James Godden's parents Peter and Catherine want Tammie May Sherratt to stay behind bars.
James Godden's parents Peter and Catherine want Tammie May Sherratt to stay behind bars.

The parents of a 14-year-old Byford boy who was tortured and murdered in 1997 have called for one of their son's killers, who could be recommended for release today, to continue to be locked up for the sadistic crime that shocked the State.

Peter and Catherine Godden want Tammie May Sherratt, who was given a mandatory life sentence with a minimum of 12 years for murdering James Godden, to stay behind bars, saying they have no faith in the system to rehabilitate prisoners or monitor them after they are released.

The couple have dreaded the day when they would have to face the possibility that James' killers would be allowed to roam the streets again. That day could be today, when the Prisoners Review Board meets to consider Sherratt for parole. The review is required under legislation after Sherratt became eligible for parole last year.

James was riding his trail bike 1.5km from his home on September 7, 1997, when he encountered Sherratt and her lover Richard Leatch. Knocked off his bike and taken to their bush camp site, James was subjected to an hour-long torture, which ended when Leatch strangled him with a rope.

Sherratt, whose defence argued was under Leatch's control, guarded James with a samurai sword and an axe.

In sentencing remarks, it was stated the pair of social outcasts blew kisses and mouthed "I love you" to each other while Leatch told James "are you ready to die" as the attack neared its end.

Mr Godden said he recognised Sherratt was not the main culprit in his son's murder, but she still did not deserve to step outside prison walls.

He feared the intellectually disabled woman, who was 19 at the time, could fall into the clutches of another predator like Leatch. He doubted either killer was remorseful.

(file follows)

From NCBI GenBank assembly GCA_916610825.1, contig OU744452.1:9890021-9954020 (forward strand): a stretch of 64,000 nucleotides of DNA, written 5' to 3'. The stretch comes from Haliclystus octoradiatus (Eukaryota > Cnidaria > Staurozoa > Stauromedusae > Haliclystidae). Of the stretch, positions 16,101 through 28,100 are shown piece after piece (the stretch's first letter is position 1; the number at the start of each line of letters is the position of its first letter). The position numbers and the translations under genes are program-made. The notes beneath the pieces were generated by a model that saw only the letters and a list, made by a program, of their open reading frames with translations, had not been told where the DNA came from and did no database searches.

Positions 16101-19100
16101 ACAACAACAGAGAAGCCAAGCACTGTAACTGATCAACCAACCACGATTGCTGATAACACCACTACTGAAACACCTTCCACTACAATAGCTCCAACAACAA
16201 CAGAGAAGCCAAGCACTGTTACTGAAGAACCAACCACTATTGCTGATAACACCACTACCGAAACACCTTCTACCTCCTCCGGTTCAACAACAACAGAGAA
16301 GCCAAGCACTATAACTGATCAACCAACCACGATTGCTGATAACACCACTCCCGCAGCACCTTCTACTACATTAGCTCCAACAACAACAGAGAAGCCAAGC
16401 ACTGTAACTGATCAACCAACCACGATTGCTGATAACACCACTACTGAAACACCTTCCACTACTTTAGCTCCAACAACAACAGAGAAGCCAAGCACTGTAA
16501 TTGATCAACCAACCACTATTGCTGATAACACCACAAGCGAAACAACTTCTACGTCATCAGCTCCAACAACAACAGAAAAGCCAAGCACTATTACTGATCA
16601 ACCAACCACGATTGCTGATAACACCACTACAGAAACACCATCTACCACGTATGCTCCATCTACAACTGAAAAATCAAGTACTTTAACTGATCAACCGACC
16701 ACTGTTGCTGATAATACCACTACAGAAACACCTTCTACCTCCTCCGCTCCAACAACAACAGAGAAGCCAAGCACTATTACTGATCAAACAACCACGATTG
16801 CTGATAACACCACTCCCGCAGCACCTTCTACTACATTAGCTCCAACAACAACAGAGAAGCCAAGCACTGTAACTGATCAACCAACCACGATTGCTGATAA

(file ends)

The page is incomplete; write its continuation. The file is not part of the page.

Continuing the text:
"I don't think she's a danger in her own right, but who knows who she has been mixing with," he said.

"These two are wicked, nasty, evil people . . . who murdered my boy in a calculated, prolonged and cold-blooded manner. She (Sherratt) was clever enough to lie about her involvement to try to get out of it. She wasn't an onlooker; she physically assisted (Leatch)."

Mr Godden said he had little faith Sherratt would be monitored if released, given Leatch had been released on home detention for rape offences three months before he murdered James.

"Not a day goes by when a memory isn't triggered (about James) . . . he was a 14-year-old and his whole life was gone in a horrendous manner by a couple of morons," he said.

Mrs Godden said time had not dulled the pain over her eldest son's murder, but she could not dwell on it 24 hours a day otherwise she would go "insane".

The Goddens, who have two younger sons Nicholas, 24, and Lewis, 20, still live in the same house in Byford, partly because they feel close to James there and they visit the scene of his murder on his birthday, the anniversary of his death and at Christmas.

"It's just what we do and how we deal with it," she said.

Sherratt was rejected for a resocialisation program in the last 18 months. Leatch was sentenced to a minimum of 17 years for wilful murder and will be eligible for parole in 2014.

Attorney-General Christian Porter has the final say on her release.

The West Australian

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